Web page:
Default fears did drive up interest rates a little — and those higher rates probably cost the government somewhere around $50 million, and possibly as much as $100 million, according to Francis Longstaff, a finance professor at UCLA. In the context of the U.S. debt, that's a small number, he says.

Since Congress passed the debt-ceiling deal, investors' small fear of default seems to have gone away. That boring T-bill I bought has become even more boring. At the end of the day Thursday, it was selling for $999.99. If you bought it at that price, your profit in two weeks would be one penny.

*Technically, I didn't lend money directly to the government. I bought the T-bill from someone else. The person who bought the T-bill when it was first issued was the one who actually loaned the money to the government.

Copyright 2014 NPR. To see more, visit



This is MORNING EDITION from NPR News. Good morning. I'm Renee Montagne.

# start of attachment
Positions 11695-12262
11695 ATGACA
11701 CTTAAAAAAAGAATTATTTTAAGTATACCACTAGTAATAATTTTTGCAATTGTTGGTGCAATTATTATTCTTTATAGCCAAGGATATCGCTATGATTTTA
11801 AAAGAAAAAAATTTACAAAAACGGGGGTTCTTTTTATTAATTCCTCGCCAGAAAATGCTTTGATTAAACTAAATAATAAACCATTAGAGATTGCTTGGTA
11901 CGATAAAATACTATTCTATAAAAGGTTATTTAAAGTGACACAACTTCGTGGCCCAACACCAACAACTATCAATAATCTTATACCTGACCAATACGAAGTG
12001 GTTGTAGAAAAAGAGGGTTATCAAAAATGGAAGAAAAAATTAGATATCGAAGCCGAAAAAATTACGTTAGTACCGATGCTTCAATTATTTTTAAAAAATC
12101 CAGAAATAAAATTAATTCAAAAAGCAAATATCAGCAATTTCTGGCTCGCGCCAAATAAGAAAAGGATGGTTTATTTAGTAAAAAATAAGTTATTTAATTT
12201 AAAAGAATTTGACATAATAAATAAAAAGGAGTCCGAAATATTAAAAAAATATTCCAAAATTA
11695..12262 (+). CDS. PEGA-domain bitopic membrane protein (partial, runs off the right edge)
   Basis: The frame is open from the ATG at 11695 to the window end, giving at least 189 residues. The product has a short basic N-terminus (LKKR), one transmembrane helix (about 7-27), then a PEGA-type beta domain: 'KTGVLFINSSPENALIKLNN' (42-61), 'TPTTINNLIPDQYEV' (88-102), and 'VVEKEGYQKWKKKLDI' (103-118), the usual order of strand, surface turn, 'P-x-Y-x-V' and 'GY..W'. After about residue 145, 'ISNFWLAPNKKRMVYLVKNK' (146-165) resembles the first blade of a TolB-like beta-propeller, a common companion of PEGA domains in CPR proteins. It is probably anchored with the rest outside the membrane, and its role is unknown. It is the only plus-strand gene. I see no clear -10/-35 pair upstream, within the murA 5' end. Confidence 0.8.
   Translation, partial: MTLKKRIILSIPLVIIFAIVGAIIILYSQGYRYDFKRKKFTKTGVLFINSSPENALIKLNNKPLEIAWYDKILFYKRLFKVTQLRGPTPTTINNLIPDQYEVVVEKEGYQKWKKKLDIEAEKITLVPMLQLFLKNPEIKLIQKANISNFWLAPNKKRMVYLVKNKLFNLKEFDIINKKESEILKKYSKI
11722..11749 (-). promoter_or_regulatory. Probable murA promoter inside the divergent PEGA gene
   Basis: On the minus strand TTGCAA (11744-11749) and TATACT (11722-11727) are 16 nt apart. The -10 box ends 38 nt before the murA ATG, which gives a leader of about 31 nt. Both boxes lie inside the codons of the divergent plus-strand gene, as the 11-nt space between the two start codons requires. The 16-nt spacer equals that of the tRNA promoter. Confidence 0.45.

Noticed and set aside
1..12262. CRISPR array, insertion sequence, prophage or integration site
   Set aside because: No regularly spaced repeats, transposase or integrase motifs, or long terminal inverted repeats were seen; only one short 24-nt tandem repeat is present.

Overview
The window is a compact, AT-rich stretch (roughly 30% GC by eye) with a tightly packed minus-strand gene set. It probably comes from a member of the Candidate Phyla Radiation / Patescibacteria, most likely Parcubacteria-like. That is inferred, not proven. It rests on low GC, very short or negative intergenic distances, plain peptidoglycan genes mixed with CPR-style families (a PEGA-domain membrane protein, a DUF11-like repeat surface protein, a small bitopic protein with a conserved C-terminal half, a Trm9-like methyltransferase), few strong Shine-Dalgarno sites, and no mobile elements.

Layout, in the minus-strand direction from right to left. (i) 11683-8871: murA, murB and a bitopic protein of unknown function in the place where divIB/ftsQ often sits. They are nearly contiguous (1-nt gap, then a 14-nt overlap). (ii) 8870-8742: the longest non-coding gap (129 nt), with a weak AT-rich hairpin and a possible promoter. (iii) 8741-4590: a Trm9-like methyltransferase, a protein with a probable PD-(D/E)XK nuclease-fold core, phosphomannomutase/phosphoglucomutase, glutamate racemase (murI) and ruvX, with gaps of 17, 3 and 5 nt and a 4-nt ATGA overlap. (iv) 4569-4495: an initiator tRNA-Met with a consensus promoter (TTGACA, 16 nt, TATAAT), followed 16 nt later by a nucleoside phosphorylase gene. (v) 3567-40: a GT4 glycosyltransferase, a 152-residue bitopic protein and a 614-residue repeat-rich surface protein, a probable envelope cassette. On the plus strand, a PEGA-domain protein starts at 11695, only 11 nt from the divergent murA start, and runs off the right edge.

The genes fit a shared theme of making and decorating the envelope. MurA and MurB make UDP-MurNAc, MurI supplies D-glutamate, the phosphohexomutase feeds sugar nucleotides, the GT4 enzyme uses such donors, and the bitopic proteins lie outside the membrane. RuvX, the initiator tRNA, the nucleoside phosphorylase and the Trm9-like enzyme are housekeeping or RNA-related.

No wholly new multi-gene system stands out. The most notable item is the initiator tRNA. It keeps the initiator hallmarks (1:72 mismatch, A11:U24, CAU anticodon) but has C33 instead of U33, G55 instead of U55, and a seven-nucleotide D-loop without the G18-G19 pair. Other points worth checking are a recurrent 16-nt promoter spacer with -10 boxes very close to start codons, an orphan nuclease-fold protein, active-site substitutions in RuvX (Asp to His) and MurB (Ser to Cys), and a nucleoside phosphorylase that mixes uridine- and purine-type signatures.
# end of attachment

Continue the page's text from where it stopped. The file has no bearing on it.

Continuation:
And I'm David Greene. Earlier this week, David Kestenbaum with our Planet Money team did something that seemed a little risky. He called up a broker and made an investment.


PETER: Hey David. How are ya?

DAVID KESTENBAUM, BYLINE: Hey. How are ya? Good.

PETER: Very well, thanks. Been waiting for your call. You were looking to buy a treasury bond I understand?

GREENE: That's David talking with an employee at the online brokerage firm Etrade. Now, the reason buying a treasury bond might have seemed dicey is that at the time it looked like the government might default on its debt, which meant people who owned Treasury bonds might not get paid back. David now has the story of what happened to that bond and what it tells us about our brush with default.

KESTENBAUM: The thing I bought is technically called a T-bill. It's a short term loan to the U.S. government. The way T-bills work is that if you have one, the government is supposed to pay you a specific amount of money on a specific day. If you own this Tbill the government is promising to give you $1000 in a couple weeks, on October 31st. I told the guy at Etrade - his name is Peter - that's the one I want.